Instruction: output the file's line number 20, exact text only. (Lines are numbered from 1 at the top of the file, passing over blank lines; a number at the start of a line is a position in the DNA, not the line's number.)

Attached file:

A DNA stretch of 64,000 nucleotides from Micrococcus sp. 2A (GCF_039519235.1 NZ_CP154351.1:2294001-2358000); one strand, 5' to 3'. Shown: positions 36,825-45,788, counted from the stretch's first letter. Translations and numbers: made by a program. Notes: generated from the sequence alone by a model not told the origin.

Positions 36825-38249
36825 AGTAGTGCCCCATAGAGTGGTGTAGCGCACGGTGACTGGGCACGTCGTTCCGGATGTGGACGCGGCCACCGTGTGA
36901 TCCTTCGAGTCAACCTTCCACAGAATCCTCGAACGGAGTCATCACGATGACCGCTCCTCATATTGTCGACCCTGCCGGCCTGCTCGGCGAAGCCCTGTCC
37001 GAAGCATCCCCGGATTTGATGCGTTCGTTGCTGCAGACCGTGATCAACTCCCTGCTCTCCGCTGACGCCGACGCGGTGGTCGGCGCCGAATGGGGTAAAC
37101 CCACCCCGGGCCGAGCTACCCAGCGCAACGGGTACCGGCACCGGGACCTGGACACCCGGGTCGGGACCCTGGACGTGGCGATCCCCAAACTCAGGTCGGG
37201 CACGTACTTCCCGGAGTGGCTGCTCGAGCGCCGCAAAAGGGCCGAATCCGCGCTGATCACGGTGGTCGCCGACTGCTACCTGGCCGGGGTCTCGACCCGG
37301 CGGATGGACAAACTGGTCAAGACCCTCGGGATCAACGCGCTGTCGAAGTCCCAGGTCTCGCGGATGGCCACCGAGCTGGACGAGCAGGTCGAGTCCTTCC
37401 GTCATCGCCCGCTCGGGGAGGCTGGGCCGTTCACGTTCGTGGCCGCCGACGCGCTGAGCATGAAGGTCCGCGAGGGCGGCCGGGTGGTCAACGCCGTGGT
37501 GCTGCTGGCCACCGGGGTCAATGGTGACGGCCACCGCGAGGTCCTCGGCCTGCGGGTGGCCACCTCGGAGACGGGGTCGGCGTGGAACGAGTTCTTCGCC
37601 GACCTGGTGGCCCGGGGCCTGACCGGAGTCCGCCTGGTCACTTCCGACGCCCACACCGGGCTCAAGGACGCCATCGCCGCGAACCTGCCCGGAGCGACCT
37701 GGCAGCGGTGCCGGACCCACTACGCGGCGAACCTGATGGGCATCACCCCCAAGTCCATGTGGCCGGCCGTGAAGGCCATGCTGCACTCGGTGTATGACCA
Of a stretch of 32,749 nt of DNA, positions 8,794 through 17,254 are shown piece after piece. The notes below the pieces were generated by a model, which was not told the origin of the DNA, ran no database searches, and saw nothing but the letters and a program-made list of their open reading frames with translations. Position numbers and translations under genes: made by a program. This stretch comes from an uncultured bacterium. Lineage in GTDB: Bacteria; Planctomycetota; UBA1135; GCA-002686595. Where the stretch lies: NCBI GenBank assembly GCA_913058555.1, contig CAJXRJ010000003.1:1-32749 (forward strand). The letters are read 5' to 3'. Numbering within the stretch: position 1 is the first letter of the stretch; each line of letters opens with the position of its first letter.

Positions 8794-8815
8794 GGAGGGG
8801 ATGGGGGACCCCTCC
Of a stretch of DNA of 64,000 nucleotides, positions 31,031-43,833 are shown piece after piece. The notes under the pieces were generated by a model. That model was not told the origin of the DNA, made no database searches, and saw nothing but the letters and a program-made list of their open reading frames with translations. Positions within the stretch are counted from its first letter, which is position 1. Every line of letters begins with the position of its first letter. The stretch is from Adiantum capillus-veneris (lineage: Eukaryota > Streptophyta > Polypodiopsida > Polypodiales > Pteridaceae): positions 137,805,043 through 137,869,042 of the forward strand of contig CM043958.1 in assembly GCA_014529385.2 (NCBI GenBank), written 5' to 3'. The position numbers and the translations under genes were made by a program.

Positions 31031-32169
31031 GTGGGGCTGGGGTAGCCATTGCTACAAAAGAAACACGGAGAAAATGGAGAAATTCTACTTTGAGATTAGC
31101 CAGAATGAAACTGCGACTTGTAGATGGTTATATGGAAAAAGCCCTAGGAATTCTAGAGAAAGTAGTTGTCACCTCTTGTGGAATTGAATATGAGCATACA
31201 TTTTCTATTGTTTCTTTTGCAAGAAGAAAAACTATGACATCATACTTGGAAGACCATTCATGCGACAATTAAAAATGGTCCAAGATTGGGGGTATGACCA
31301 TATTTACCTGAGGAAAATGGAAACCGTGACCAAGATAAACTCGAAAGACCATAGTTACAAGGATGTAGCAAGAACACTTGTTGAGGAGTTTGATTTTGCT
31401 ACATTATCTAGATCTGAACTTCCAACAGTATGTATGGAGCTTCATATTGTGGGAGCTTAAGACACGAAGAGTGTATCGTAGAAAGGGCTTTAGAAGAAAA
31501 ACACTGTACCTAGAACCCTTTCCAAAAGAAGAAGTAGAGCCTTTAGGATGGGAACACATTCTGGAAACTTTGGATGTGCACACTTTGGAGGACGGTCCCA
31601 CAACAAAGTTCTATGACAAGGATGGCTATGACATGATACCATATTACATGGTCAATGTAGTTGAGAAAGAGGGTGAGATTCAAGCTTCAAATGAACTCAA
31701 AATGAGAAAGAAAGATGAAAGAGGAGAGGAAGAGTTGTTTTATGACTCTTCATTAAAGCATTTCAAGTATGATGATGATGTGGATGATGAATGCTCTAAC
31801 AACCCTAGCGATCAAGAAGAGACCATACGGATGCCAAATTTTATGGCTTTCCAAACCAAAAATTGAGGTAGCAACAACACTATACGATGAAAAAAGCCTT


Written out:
31101 CAGAATGAAACTGCGACTTGTAGATGGTTATATGGAAAAAGCCCTAGGAATTCTAGAGAAAGTAGTTGTCACCTCTTGTGGAATTGAATATGAGCATACA